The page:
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Letting go of regret


Regret is inevitable, but we don't have to hold onto it and the pain it causes.

Regret is inevitable, but we don't have to hold onto it and the pain it causes, says Hamilton Beazley, Ph.D., scholar-in-residence at St. Edward's University, Austin, Texas. The author of No Regrets: A Ten-Step Program for Living in the Present and Leaving the Past Behind (Wiley, 2003), Beazley has developed a way for people to let go. Here's Beazley's 10-step process to letting go of regret:

1. Describe your regret in writing, defining the events and the outcome. Consider who was involved, what happened, how you feel about what happened, and the desired outcome that didn't take place.

2. Describe in writing your role and the role of others in causing the regretful situation. Consider what you did, who you hurt, those you blame, and the past and present consequences of holding onto the regret.

3. Identify and counter toxic thought patterns that support the regret, such as perfectionism, a fantasized ability to predict future events, extreme thinking, or an exaggerated sense of control over people and events.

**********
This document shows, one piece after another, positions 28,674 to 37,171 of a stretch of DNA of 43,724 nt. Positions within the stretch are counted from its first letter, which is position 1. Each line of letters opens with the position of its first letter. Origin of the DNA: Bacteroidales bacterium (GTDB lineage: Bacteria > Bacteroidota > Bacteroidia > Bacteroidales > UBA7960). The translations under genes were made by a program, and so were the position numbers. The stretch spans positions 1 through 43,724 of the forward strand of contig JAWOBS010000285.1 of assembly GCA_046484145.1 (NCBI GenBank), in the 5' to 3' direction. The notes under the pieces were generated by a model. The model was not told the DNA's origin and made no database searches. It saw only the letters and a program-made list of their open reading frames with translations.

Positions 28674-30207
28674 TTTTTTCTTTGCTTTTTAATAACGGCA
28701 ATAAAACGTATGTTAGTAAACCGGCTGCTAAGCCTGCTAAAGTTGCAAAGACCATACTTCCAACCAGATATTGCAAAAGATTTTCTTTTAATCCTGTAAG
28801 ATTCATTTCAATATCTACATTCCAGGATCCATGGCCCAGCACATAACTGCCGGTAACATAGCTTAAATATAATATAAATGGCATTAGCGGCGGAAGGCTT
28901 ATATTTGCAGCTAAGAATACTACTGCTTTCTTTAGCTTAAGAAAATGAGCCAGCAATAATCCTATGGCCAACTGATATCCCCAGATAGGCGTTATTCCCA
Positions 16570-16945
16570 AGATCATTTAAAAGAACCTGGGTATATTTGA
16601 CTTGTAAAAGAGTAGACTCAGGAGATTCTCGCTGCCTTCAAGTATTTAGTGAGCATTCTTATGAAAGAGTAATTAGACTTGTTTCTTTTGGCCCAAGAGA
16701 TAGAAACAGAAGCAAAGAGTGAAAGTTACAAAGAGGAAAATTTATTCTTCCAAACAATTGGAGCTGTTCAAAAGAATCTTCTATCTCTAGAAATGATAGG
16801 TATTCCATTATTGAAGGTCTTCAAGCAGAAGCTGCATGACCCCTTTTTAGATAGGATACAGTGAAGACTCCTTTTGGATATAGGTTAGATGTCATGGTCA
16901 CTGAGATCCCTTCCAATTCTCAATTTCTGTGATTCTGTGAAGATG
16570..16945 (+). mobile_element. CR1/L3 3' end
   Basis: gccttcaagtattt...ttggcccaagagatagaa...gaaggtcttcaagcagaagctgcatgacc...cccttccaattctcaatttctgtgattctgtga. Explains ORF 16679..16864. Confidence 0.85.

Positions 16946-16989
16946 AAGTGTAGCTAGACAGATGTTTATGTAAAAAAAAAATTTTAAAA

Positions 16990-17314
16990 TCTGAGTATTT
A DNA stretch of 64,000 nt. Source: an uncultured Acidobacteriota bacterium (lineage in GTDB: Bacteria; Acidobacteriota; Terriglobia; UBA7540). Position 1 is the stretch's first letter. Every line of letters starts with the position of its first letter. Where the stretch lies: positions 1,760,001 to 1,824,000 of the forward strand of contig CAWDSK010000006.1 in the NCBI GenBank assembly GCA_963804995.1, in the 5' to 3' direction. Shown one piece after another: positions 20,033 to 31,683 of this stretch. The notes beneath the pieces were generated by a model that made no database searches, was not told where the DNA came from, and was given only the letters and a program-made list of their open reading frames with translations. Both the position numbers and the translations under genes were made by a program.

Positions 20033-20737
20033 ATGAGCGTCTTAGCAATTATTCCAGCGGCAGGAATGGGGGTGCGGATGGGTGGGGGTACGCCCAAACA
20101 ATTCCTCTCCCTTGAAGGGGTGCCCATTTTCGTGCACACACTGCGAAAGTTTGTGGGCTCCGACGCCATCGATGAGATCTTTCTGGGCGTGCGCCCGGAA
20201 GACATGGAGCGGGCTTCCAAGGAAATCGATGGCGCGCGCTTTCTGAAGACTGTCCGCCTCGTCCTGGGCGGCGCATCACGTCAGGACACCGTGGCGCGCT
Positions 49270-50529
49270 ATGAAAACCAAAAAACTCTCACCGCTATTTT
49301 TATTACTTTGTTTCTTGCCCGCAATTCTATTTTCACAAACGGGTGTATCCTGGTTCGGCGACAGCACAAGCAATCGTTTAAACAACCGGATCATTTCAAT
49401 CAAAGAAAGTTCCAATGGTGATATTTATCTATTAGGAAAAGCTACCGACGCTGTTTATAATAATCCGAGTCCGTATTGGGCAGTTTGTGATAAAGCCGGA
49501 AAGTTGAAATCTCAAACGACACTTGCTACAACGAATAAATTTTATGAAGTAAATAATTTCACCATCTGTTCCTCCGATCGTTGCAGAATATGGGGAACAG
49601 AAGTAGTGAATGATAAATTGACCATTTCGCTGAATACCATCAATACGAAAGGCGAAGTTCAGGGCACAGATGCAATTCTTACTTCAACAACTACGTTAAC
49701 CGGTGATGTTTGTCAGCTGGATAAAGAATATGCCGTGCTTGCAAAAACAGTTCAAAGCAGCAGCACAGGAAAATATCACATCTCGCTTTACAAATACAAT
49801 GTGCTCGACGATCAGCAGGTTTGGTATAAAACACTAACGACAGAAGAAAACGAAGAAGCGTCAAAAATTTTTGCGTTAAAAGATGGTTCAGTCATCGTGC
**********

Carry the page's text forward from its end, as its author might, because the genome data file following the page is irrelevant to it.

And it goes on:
4. Describe and grieve the losses caused by the regretful situation.

5. Make amends to those you harmed, if anyone. Apologize and change your behavior so you never face that particular situation again.

6. Identify and apply the lessons and gifts the experience provided. For example, have you made new friends or gained an opportunity to help others, a different perspective, or a deeper appreciation of life?

7. Develop compassion for yourself. Accept that you did the best you could at the time, given who you were and the circumstances. Develop similar compassion for the other people involved.

8. Forgive those you blame for the regretful situation. They may not ask for forgiveness or deserve it. That's OK. The reason you forgive is to find freedom for yourself, not to help the other person.

9. Forgive yourself for the part you played in the regretful situation.

10. Live fully in the present. Refuse to return to old regrets except to benefit from their lessons, and let go of new regrets as soon as they appear.

Mastering this 10-step process will help you find relief from the anger, shame, guilt, and pain caused by regret—which should reduce stress, too. Of course, each step is easier said than done. Some tools that could help along the way: purposeful journaling, prayer, or meditation; sharing with others; and visualizing yourself handling situations differently or enjoying your future success.

“Fortunately, you don't have to do the steps perfectly,” Beazley says. “Even a modest commitment can reduce the negative influences of regret and help you demand the most from the present.”

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